Surface Plate Stand

MrWhoopee

H-M Supporter - Gold Member
H-M Supporter Gold Member
Joined
Jan 20, 2018
Messages
3,311
About a year ago I inherited an 18x24 granite surface plate from my friend Chris. It's been taking up space on the bench in the "dirty" part of my shop for want of a stand. I've been looking for a cheap roll-away toolbox for that purpose, but none have shown up, so I decided it was time to build a something. It needed to be on wheels because my "clean" shop is very small. The concrete floor in my shop is VERY rough, so I was about to order some expensive, large diameter soft casters when it dawned on me that I had some, and they were already attached to a frame. I had received it from my BIL along with a bunch of other metal and it was nearly the right size. It was long enough, but had to be narrowed by about 5.5 inches, so off I went. The rest of the stand was built from some pre-painted angle that came in the same load. I wish I had taken pictures during the build, but I get so involved that I just can't tear myself away.

20210403_112129.jpg

Total out of pocket was $8 for paint and about $10 worth of argon.
 

DavidR8

Soaking up knowledge!
H-M Platinum Supporter
Joined
Oct 16, 2019
Messages
4,468
Here I am searching the site for surface plate stands and boom, you post yours!
Well done sir!
 

benmychree

John York
H-M Supporter Gold Member
Joined
Jun 7, 2013
Messages
6,400
What is the purpose of the angled tabs at the bottom of the left hand legs?
 

Toolmaker51

Registered
Registered
Joined
Nov 12, 2017
Messages
270
Portable surface plates are a great idea. Some, at 9" x 12" by hand, to set down anywhere. At around 18" x 24", transport becomes an issue, granite is almost 170 pounds per ft³ or 77kg per 0.03 m³. While ~90 lbs not issue for many, it remains a cumbersome package.
Use that figure when building a cart for sufficiently rated casters, including material.

Even small plates have points of contact underneath, that help maintain flatness. It's worthwhile utilizing those even in a cart. If floor is rough, drill and tap frame vertically near corners for jackscrews; not for level, but control rocking of the plate. The instruments will appreciate that. Finger tight is sufficient, with a bit of cardboard between.
Those contact points are referred to as Bessel Points, suspending an object 0.5594 of the length at two points, that uses extremities to counteract sag in-between. Normally 3 are found to create a tripod footprint.

Some will chide this incidental picking at nits; others find thrill in broad expanse of available knowledge. A third party exists too.
Like a yard employee placing stickers in lumber, notices one arrangement straighter than another, proper name not so important, he can see it.
YMMV. DAMHIKT. IMNSHO.
 

MrWhoopee

H-M Supporter - Gold Member
H-M Supporter Gold Member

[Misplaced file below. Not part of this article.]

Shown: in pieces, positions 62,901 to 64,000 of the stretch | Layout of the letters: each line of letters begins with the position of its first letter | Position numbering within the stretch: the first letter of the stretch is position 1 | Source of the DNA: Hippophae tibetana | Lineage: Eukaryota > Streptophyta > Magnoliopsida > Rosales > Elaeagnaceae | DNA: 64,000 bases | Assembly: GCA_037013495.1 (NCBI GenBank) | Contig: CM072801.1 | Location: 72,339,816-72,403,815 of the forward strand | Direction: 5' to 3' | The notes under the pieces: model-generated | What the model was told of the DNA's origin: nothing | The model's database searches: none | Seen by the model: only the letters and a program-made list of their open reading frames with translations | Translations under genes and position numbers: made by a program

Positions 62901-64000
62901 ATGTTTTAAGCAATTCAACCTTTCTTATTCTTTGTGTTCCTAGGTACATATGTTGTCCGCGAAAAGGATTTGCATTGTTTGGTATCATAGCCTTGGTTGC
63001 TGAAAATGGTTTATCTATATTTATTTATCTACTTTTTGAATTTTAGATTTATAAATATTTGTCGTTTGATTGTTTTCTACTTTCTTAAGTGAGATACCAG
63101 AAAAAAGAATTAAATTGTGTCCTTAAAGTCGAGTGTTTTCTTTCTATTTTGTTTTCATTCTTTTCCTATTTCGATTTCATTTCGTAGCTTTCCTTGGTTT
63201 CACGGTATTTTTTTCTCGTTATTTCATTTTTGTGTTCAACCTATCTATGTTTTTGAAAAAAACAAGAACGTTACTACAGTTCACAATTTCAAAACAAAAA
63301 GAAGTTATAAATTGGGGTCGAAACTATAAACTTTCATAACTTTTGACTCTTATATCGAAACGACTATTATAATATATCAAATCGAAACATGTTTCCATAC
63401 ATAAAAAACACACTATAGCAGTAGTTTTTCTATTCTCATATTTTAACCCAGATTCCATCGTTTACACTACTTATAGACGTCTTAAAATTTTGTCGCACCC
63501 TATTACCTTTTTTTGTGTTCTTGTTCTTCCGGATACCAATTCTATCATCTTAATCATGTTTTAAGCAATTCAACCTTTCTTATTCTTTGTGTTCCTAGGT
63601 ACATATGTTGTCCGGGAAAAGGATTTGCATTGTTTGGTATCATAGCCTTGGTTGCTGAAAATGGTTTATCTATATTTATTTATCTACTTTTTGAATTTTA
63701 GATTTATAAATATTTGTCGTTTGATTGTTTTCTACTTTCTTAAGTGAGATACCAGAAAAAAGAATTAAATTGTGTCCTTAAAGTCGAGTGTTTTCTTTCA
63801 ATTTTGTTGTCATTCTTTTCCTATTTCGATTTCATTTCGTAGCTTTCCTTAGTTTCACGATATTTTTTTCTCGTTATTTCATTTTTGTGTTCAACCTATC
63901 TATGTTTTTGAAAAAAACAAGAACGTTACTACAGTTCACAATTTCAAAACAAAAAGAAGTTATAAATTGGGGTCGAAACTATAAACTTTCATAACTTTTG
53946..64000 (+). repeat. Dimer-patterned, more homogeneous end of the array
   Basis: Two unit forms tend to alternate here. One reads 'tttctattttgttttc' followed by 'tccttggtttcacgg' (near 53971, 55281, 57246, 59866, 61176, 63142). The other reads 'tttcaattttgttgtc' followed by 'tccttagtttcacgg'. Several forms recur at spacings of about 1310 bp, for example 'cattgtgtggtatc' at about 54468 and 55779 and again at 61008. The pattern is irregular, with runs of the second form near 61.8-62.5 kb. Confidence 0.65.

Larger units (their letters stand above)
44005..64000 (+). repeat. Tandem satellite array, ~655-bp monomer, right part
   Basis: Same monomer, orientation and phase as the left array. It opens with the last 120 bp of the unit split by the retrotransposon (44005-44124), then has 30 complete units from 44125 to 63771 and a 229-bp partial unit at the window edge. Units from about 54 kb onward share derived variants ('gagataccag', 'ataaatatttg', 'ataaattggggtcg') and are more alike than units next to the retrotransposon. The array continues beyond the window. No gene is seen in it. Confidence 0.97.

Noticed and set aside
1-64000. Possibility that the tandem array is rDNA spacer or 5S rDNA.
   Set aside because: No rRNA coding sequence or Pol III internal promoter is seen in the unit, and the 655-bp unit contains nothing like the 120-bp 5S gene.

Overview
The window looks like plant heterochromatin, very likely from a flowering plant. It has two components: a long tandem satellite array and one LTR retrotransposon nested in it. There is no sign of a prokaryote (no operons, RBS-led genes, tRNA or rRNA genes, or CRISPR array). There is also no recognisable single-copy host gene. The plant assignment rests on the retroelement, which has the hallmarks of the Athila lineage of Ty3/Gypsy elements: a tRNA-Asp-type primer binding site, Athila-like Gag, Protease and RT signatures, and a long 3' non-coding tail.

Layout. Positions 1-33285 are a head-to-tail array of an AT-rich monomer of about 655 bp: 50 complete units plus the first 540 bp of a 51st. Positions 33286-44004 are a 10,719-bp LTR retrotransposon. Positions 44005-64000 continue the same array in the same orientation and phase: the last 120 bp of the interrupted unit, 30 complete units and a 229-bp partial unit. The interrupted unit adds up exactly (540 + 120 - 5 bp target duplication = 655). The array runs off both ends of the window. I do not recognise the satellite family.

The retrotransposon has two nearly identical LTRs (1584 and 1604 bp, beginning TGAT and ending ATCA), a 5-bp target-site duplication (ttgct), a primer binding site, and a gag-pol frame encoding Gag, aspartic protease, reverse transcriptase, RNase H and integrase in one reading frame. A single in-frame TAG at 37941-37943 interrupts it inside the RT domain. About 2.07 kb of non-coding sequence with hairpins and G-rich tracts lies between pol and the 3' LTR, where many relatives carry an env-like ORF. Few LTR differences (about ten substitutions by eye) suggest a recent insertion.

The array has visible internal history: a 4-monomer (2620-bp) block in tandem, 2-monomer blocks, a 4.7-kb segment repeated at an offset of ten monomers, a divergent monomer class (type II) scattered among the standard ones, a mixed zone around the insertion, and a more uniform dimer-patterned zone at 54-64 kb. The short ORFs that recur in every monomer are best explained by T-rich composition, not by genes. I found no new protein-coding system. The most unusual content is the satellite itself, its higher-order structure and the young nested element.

Joined
Jan 20, 2018
Messages
3,311
Even small plates have points of contact underneath, that help maintain flatness. It's worthwhile utilizing those even in a cart. If floor is rough, drill and tap frame vertically near corners for jackscrews; not for level, but control rocking of the plate. The instruments will appreciate that. Finger tight is sufficient, with a bit of cardboard between.
Those contact points are referred to as Bessel Points, suspending an object 0.5594 of the length at two points, that uses extremities to counteract sag in-between. Normally 3 are found to create a tripod footprint.
The surface plate did have three round pads to serve as feet at some point in its life, only two currently remain. I had considered additional cross members for suspension points, but I was fortunate/skilled enough to get the top frame sufficiently flat that, to my surprise, the plate does not rock. The last date of calibration is unknown and I have no plans for it in the future. It will be used principally for layout and perhaps simple inspection, but nothing of a critical nature. I will leave concerns about the fourth decimal place and beyond to the next owner.
 

ErichKeane

Making scrap at ludicrous speed.
H-M Supporter Gold Member
Joined
Aug 3, 2017
Messages
1,419
I have no idea, they were part of the pre-existing base. I though about cutting them off, but it was just too much effort.
From the looks of it, it appears that it is supposed to keep the piece of plywood from being able to lift on that edge for some reason. It looks like the plywood is supposed to be removable, but only tipped form 1 edge? Perhaps they were worried that the board in there would flip upward based on some weight put on the far side?
 
It can take up to an hour for ads to appear on the page. See our code implementation guide for more details. If you already have Auto ad code on your pages there's no need to replace it with this code
Top
AdBlock Detected

We get it, advertisements are annoying!

Sure, ad-blocking software does a great job at blocking ads, but it also blocks useful features of our website. For the best site experience please disable your AdBlocker.

I've Disabled AdBlock